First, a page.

Compare to GTX 260, HD 4870 is only 3/4 of its price while test items show the card have almost the same firepower!

HD 4850’s rival is 9800GTX, and we can see while their price keeps the same, HD 4850 have more than 15% leading.

XFX GeForce 9800 GTX Black Edition review

The XFX’s GeForce 9800 GTX Black Edition analyzed at Guru3D.

GeForce 9800 GTX reference clocks
* Core 675 MHz
* Shader processors 1675 MHz
* Memory 2200 MHz effective

GeForce 9800 GTX+ reference clocks
* Core 738 MHz
* Shader processors 1836 MHz
* Memory 2200 MHz effective

GeForce 9800 GTX XFX Black Edition
* Core 756 MHz
* Shader processors 1890 MHz
* Memory 2288 MHz effective

The Verdict
The black edition clocked products are pre-selected and tested products that next to a bundles items are guaranteed to run at high clocks absolutely stable. It’s therefore very hard to resist the XFX 9800 GTX BE as it definitely is the fastest product in within its product category.

NVIDIA Forceware 175.19: OpenGL Extensions

[French]
Voici la liste des extensions OpenGL supportées par les pilotes Forceware 175.19 WHQL / WinXP32
[/French]

[English]
Here is the list of OpenGL extensions supported by Forceware 175.19 WHQL / WinXP 32 drivers.
[/English]

[French]Carte graphique utilisée[/French]
[English]Graphics card used[/English]: NVIDIA GeForce 8800 GTX / 768Mb

– Drivers Version: Forceware 6.14.11.7519
– OpenGL Version: 2.1.2
– GLSL (OpenGL Shading Language) Version: 1.20 NVIDIA via Cg compiler

OpenGL Extensions: 161 extensions

Continue reading »

NVIDIA ForceWare 175.19 WHQL

NVIDIA has released today a new set of ForceWare graphics drivers for Windows XP and Vista.

ForceWare 175.19 XP 32-bit
ForceWare 175.19 XP 64-bit
ForceWare 175.19 Vista 32-bit
ForceWare 175.19 Vista 32-bit

Release highlights:
– WHQL-certified driver for GeForce 6, 7, 8, and 9 series GPUs.
– Improved 3D performance and load times for GeForce 8 and 9 series GPUs in some DirectX 9 and OpenGL applications as a result an improved shader optimizer.
– Supports single GPU and NVIDIA SLI™ technology* on DirectX 9 and OpenGL.

Note: Quad SLI technology with GeForce 9800 GX2, 3-way SLI technology, and Hybrid SLI technology are only supported on Windows Vista.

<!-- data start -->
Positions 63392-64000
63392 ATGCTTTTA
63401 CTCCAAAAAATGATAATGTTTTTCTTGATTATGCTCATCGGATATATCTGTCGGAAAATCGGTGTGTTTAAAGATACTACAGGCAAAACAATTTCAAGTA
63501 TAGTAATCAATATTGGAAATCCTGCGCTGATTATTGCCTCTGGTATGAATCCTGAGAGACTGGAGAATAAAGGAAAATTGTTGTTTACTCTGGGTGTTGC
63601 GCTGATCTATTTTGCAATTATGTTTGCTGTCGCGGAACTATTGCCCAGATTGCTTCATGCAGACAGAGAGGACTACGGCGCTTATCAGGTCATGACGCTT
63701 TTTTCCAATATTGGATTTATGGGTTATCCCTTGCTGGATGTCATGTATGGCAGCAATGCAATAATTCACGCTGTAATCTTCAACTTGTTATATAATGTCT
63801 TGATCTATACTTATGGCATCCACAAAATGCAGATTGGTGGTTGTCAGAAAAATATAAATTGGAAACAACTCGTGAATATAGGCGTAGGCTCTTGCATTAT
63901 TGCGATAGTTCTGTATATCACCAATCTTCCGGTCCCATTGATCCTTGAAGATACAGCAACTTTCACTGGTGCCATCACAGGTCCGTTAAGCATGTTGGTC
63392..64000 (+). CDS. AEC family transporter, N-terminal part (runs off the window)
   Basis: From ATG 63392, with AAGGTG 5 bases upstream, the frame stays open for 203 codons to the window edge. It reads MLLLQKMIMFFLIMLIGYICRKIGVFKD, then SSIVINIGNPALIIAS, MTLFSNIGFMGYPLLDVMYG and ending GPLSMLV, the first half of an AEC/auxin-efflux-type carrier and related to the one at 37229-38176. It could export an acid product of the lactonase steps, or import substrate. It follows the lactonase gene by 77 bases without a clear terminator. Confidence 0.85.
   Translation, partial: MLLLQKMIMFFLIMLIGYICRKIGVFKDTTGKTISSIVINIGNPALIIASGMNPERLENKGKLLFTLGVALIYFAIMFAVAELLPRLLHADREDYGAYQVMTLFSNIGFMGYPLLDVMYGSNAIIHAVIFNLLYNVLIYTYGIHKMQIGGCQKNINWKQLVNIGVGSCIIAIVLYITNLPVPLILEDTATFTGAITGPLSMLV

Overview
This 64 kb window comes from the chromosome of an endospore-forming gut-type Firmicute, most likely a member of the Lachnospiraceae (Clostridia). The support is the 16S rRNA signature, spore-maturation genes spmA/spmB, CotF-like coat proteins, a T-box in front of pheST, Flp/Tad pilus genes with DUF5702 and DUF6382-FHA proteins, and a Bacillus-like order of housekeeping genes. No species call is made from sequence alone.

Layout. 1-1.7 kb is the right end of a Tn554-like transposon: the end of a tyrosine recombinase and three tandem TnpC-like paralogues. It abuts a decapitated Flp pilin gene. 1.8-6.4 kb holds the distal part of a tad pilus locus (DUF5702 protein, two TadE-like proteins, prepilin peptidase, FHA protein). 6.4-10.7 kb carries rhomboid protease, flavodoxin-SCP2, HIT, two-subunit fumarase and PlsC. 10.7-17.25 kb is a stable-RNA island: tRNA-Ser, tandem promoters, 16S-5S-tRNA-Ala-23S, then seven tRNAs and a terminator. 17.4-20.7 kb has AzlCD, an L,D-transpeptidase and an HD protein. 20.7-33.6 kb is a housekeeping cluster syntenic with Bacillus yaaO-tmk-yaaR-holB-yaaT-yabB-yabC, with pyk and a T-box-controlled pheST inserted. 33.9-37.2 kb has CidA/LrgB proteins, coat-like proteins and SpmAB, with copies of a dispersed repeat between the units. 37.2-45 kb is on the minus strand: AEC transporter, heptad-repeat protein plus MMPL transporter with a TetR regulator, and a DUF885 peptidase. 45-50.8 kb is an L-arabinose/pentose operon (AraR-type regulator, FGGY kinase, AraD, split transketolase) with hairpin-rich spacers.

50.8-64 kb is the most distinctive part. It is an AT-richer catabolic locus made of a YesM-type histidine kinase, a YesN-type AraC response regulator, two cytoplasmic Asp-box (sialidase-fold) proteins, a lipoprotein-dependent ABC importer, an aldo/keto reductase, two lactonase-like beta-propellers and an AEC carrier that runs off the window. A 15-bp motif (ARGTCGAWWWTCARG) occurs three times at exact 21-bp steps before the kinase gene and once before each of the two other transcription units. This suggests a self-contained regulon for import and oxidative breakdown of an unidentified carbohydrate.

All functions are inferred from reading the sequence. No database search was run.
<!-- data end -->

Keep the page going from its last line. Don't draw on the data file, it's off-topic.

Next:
Asus Extreme Radeon HD 4850 review

TechSpot has published a review about ASUS’s Radeon HD 4850 Extreme.

Read the review HERE.

Final Thoughts
Overall the Radeon HD 4850 has proven to be a real winner, and possibly one the best $200 graphics cards we have ever reviewed. The power consumption levels are excellent, performance was amazing, and hopefully with some decent cooling the overclocking will improve as well.

OpenGL demos taking advantage of Shader Model 4

Naixela released two demos “geometry shader painterly rendering” and “geometry shader tessellation” taking advantage of Shader Model 4 (inclusive source code).

Geometry Shader Painterly Rendering Demo
Renders a scene into color, position, and normal textures, and then outputs the scene as a large number of brush strokes covering the screen using the geometry shader.

Geometry Shader Tessellation Demo
Tessellates a heightfield based on distance to the viewer using the geometry shader.


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Four Radeon HD 4850s In CrossfireX

TweakTown has tested four Radeon HD 4850 in CrossfireX on the trusty 4GHz QX9650.

Read the review HERE.

Two cards really is the sweet spot for HD 4850s at the moment; we see some good gains over a single card and the cost is still relatively low compared to the competition.

AMD have a winner on their hands with the HD 4850; just don’t expect to see the same value for money as you start climbing the ranks with three or four cards. It could still be a while before we see these kinds of setups represent any form of value for money, much like NVIDIA with their Tri SLI GTX 280 setup.

AMD refines its approach to Stream Computing

Just like Nvidia, AMD provides developers with a high-level application programming interface (API) to tap into its latest graphics processors for non-graphics compute applications. Unlike Nvidia, though, AMD doesn’t make very much noise about what it’s doing in that area. Curious, the guys at The Tech Report got on the phone with AMD Stream Computing Director Patti Harrell and asked her to shed a little light on AMD’s Stream Computing initiative.

Read the complete article HERE.